PLOT: One dark night, in Haddonfield, Illinois, a young boy named Michael Myers slaughters his sister Judith, and a few others. His mother and a doctor try and help the young boy when he is put into an asylum. But as he is kept locked away, he soon finds himself lost in madness… until one Halloween night, fifteen years later, “he came home”.
HALLOWEEN may be one of the most important films for me personally. It was the first film that I remember connecting with on so many levels. It was the film that really made me love movies because of it’s sheer power. It also gave me a few nightmares that I will never forget. With that said, I will now try to avoid talking about the original. I am going to attempt not to compare the John Carpenter classic with the recent… let’s just say prequel/re-imagining or whatever. In fact, if the film had been directed by almost any one else, I would have scoffed at the idea. But Rob Zombie is someone that I trust to make unique and disturbingly brutal works of art. I was thoroughly entertained by HOUSE OF 1,000 CORPSES and was truly inspired by THE DEVIL’S REJECTS. Yes, it’s only two films, so what right does this dude have to remake Halloween? A couple of films and a few cool music videos? He loves horror… that‘s what. And not only does he love horror… he knows it. He knows what makes something terrifying.
As far as his latest and decidedly most controversial movie, he manages to create a gripping journey into a suburban horror, proving once again that Rob Zombie is a genius in the art of the modern nightmare. He introduces us to a young boy growing up in a very dysfunctional family. His mother Deborah (Sheri Moon Zombie) is a stripper who is living with a drunken a-hole (William Forsythe) and sister (Hanna Hall), who seems to be too interested in boys and sex than her loving brother. The only one the young boy seems to have a connection with is his baby sister (you can figure that one out). So this young man uses his time hiding from the world, usually wearing masks. Again, I will attempt to avoid the comparisons to the original, but it did feel a tad scarier when a young man is just evil, messed up family or not. Yet, this look at the boy, Michael, adds a unique level to the story. It works because we see what is probably very typical, and quite sad in the breakdown of many American families. As young Michael falls into insanity, we are given a preview of what is to come. Especially powerful is what happens when a bully picks on the wrong person, which will have many an audience member squirming at the sheer brutality of it.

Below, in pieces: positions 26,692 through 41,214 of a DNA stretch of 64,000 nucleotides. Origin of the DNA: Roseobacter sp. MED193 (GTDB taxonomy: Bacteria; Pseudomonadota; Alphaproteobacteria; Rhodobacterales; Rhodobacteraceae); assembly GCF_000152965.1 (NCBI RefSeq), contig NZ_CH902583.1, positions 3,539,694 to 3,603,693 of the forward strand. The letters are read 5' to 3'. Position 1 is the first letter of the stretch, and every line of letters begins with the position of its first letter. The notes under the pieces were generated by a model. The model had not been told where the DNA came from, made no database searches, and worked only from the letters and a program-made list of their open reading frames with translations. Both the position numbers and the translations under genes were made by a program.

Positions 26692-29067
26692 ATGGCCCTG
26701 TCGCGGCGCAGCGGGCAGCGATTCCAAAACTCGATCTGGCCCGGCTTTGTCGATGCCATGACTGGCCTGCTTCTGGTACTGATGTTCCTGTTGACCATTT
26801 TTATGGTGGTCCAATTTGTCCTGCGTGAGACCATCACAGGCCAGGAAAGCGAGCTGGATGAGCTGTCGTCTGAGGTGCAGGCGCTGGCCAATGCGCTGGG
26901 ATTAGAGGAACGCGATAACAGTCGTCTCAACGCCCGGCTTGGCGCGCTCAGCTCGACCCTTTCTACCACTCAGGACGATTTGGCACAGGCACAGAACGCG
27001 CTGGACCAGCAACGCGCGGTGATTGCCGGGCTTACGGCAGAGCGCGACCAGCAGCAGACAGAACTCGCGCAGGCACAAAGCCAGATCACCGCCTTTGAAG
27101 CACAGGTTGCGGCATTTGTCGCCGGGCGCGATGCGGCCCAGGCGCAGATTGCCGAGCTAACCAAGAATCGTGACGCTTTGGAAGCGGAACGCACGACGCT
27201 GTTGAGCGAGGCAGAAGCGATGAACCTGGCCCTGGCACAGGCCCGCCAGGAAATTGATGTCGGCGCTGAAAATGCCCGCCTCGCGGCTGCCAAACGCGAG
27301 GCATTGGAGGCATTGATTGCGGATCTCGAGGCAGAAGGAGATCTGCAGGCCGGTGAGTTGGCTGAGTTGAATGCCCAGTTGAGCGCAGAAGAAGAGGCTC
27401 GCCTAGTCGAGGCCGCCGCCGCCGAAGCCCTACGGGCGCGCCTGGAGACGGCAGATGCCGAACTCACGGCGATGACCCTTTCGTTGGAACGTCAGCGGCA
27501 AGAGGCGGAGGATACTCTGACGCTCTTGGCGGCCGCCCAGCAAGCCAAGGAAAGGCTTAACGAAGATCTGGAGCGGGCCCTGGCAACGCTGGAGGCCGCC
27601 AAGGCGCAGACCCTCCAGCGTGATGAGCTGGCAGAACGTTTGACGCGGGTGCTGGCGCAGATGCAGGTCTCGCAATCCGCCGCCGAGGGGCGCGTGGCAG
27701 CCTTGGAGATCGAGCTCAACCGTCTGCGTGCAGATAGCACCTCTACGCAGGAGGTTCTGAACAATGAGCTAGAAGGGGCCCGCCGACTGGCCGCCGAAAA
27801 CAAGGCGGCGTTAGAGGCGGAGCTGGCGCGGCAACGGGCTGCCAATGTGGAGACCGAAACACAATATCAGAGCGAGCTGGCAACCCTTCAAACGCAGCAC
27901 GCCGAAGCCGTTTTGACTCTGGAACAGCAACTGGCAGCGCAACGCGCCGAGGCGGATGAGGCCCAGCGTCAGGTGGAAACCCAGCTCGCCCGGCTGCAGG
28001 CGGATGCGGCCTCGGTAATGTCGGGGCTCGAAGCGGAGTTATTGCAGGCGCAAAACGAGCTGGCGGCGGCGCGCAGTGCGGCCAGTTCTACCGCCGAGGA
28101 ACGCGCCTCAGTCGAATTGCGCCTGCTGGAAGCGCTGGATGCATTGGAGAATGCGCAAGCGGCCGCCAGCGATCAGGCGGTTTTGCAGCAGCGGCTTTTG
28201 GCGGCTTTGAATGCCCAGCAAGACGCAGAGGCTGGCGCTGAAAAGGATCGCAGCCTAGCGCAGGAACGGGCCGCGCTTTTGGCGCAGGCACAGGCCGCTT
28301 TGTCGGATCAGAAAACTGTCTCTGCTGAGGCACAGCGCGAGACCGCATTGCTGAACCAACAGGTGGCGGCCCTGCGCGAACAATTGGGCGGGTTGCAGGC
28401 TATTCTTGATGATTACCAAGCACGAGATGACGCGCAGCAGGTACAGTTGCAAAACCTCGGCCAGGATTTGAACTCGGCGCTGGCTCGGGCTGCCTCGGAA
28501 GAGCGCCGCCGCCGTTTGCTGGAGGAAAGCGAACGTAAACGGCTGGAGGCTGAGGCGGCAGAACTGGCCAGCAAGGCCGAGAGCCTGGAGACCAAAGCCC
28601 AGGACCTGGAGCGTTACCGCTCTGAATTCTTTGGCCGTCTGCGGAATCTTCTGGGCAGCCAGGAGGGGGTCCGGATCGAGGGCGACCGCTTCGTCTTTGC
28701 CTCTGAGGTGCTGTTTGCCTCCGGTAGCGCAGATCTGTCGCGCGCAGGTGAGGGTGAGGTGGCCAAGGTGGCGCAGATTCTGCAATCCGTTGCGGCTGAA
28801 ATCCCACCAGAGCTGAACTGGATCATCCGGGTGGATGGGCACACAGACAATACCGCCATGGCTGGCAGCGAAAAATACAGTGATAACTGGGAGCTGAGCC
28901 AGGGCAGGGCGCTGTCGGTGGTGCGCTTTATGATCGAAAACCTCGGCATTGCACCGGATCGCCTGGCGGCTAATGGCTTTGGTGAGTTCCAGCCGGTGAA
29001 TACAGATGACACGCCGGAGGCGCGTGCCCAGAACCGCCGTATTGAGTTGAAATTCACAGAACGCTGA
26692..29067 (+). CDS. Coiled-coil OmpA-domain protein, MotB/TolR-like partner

What helps makes the first half of Halloween work is a couple of very strong performances from Daeg Faerch as young Michael and Sheri Moon as his mother. She gives heart to this story even if you question her motives for staying with an alcoholic who helps to tear the family apart. Sheri is a damn fine actress who is dismissed much too easily because she is Rob’s wife. As the young monster, Daeg is equally powerful. He offers up a sweet natured kid who transforms into a child with “the devil’s eyes” quite believably. Both of these two make for a strong beginning which helps make this a unique vision of the classic. Then, when we are introduced to Dr. Sam Loomis (Malcolm McDowell), an interesting triangle between mother, doctor and psychotic son develops.